changes, like any other linguistic changes, must begin and cease within some temporal limits as well as extending over certain geographical areas; but the detailed study of actual dialect situations shows that these limits tolerate certain words changing before certain others when the ~ame sounds are involved, and that dialect interpenetration across major lSOg~oss lines may upset the universal application of a sound shift in a particular region. Dialect maps such as the one given in Bloomfield's Language, page 328, show the result of catching a linguistic change in progress and descriptively freezing it,

" ~~e is not at the end of linguistic variation after pressing geographical divisions down to the idiolect, Most speech communities are crosS-Cll! with social divisions in part manifested in differences of speech habits, ~s ~ol,k-linguistic attitudes to 'correct speech' bear witnesS; and man), md~vlduals carry in their linguistic competence more than one differa~t 8~clal and often more than one different regional dialect, to be used In different circumstances; and these differences, in so far as they relate

to pr " .

onunclatIOn, may be the result of the operation or non-operation

of a particular sound change

, Dialect division, rather crudel y concei ved, and analogical reforma"

non or conse ' . h ram'

, rvansm were the two factors envisaged by t e neog

manans as appar tlv runni ..' f d lawS.

B . . en y runnmg counter to the umversahty 0 sa un

,ut th~ minute examination of dialect differences revealed other con-

SIderatIOns th t . l' . if . not

, . a were re evant in etymological research, a cctwg

categones of sound h b ' . '·d· 11 ' ... ica~

. s as sucn ut particular words as indivi ua ex

Items W d f· " (

h " Or orrns may be deflected from their expected regu ~

P onetic develo b· . . d ' In

I. prnent y homonymic dash, excessive re ucuon

ength, nearnes t " false

ety l' s 0 or coincidence with taboo-words, popular of .

rno ogtes loans f . " ' d bv

other f' rom a neighbouring dialect for preStige, an •

actors Su h ' ble

in the' , id c events are necessarily individual and highly varia

tr mCI ence: th ,". . Ill'

stances (h' ., ey are explicable given knowledge of the C1rcU

W ich of cou isof . ,,' . . ds

of a langua e) rse IS 0 ten not given. especially m earlier perlO

It is thegrcr' but ~he! are not predictable.

,. ore sign fi . h . . ' . !II

of the neog " I. cant t at much of the more serious cnttClS

'. rammanan as" . I' ts

III d1alectolo sernon of universality came from spec1a 15

'. gy and what ha b . , I ar-

ticular one may'S een called linguistic geography. n P

. cite H S h .

artIcle' On sou d I . c uchardt, who included in his works an

n aws' "

responsible for th r . ~ga,lJ1st the neogrammarians', and J, Gil!icron,

individual Frenche mgulstH:: at1as of France and numerous studies of . l. etymolo i·' . {

t Ie ~~ords for the bee. q. g es, mcludmg his best known Genealogy ~

CHAPTER SEVEN

stressed the individual and .' r , • ••

tence :\JJ I" .. .. crcauve aspect of man s linguistic compe-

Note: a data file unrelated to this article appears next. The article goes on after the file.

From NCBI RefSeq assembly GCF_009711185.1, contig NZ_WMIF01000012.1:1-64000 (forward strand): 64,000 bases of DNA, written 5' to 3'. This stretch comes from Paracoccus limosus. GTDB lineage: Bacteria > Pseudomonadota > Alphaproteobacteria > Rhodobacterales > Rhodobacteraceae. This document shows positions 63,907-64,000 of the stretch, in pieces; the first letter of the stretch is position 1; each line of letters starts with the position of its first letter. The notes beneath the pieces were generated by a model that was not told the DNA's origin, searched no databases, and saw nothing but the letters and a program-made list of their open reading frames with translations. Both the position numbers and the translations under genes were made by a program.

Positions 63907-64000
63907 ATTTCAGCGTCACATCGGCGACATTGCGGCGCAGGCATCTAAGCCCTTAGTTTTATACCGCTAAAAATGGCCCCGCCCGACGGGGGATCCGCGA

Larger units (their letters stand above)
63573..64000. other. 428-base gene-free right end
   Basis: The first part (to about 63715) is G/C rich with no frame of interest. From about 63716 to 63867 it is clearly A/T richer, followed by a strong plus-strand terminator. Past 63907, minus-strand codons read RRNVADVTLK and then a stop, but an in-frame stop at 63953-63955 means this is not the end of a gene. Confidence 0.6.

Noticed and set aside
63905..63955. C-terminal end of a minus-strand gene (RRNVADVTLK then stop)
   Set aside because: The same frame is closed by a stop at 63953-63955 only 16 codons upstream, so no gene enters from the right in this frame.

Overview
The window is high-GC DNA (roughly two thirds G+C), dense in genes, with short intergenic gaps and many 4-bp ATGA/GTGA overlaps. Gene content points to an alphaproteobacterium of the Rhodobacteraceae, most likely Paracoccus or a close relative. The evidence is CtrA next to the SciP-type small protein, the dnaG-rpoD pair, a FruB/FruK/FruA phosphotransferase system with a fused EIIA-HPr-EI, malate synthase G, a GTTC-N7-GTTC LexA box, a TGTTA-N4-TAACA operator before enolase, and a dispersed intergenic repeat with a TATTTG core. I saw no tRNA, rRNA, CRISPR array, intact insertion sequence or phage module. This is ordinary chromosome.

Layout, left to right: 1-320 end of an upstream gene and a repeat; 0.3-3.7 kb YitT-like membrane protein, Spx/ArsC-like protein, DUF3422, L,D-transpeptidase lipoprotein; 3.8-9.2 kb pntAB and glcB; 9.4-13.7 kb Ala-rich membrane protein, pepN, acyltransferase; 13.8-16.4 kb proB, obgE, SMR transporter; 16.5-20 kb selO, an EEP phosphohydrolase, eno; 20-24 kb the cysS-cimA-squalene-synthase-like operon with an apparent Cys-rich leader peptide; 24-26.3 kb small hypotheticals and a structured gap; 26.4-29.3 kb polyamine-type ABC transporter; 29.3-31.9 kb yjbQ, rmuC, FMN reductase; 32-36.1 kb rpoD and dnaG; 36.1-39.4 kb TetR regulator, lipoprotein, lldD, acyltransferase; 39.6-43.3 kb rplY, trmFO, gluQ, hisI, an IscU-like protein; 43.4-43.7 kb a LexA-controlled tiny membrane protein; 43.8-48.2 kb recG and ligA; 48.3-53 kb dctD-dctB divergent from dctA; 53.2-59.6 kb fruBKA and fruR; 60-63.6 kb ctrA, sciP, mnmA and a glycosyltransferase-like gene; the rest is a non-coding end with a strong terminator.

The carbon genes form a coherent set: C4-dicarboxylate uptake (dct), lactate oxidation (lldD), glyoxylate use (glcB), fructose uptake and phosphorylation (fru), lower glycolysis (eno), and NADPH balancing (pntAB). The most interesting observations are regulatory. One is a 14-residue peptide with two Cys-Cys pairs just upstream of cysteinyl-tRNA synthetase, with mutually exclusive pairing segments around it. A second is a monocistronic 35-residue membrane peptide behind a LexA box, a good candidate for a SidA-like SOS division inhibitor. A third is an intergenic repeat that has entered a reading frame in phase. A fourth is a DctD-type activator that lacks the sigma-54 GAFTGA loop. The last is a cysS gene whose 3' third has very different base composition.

-. IngU1SlJC (;hnngc bcci . I . .,.. .

habits d h gms \\ It I mnovations In individual speech

., an . t osc that arc .' ',' . ,

language do s b b.' , gomg to .g1\ e rise to some alteratl.on m the

• P 00 \1 cmg· imit: db' .

selves '1" - - .. I ate v others and thus diffusing them,

, rus Would proh bl •

ians, but the id uli ,~y not be contradicted by the neograrnmsr-

ell rsts illS 1St d on to . 1 f h . . id I'

the proc"ss . tl I . . .. . e conscious fO (! 0 t. e indivi ua In

". I a ier l Ian on • bI' d ' .

011 aesthetic' . . . . In nCI:Ls~rt)' '. Croce laid great importance

ln1UltJOn as a g . I' II

one rna)' b ' , UH e In a :l.SpCClS of man's life, even though

e unaware of t I. - , , . , .

further '\'h~t. I at t I.e nme. l he recognized artist onlv carne,

" C\'C"I'V hu bei . -

La ,_", man emg docs all the time, cs

. nguage IS pnmanly I -,,'

tamed an I 1- " pe. sona self-expression, the Idealists rnarn-

,< t mgUlStic chanv ' I· ,

haps also rell . ti ,,,,e rs the conscrous work of individuals per-

cc mg natIonal fe 1" I' -' .

nantin the ""t' I .. ' ee mgs, aest 1et1C considerations arc dorni-

" irnu ation of . , 1

their social OS" .. mnovatlons, Certain individuals, throug1

. p . rnon Or literary· ' ' ..

chanp-cs that th . . reputatIon, are better placed to lmtwtc

.' "0 . ers \nll t k .

the importance f a. e up and diffuse through a language, and

. 0 great aurh ' . .

Dante in hal' ' ors III the development of a language, like

. ' ian, rnusr not b . d . - ' I isis reproached tf e un. erestimater], In this rcgard the ideal-

On the mccJ ,lye neogra111manans for their excessive concentration

. lanrca and pcd ' .

L. Spitzer 11' If cstnan aspects of language a charge that

. ,1Insc "cry m I ' ," . '

make against tl d,' ,~c i III sympathy with Vossler, was later [0

Hut the idealist 1C 0 csCnptlve linguistics of the nloomfieldian cra,06

.. , S, lJ1 the rnsel . ,

0\ cn;trcsscd the ltt . ves concentrat.lng on literate languages.

I I erary and I·' f

angllagcs, and th .' aest ictrc clcment in the development or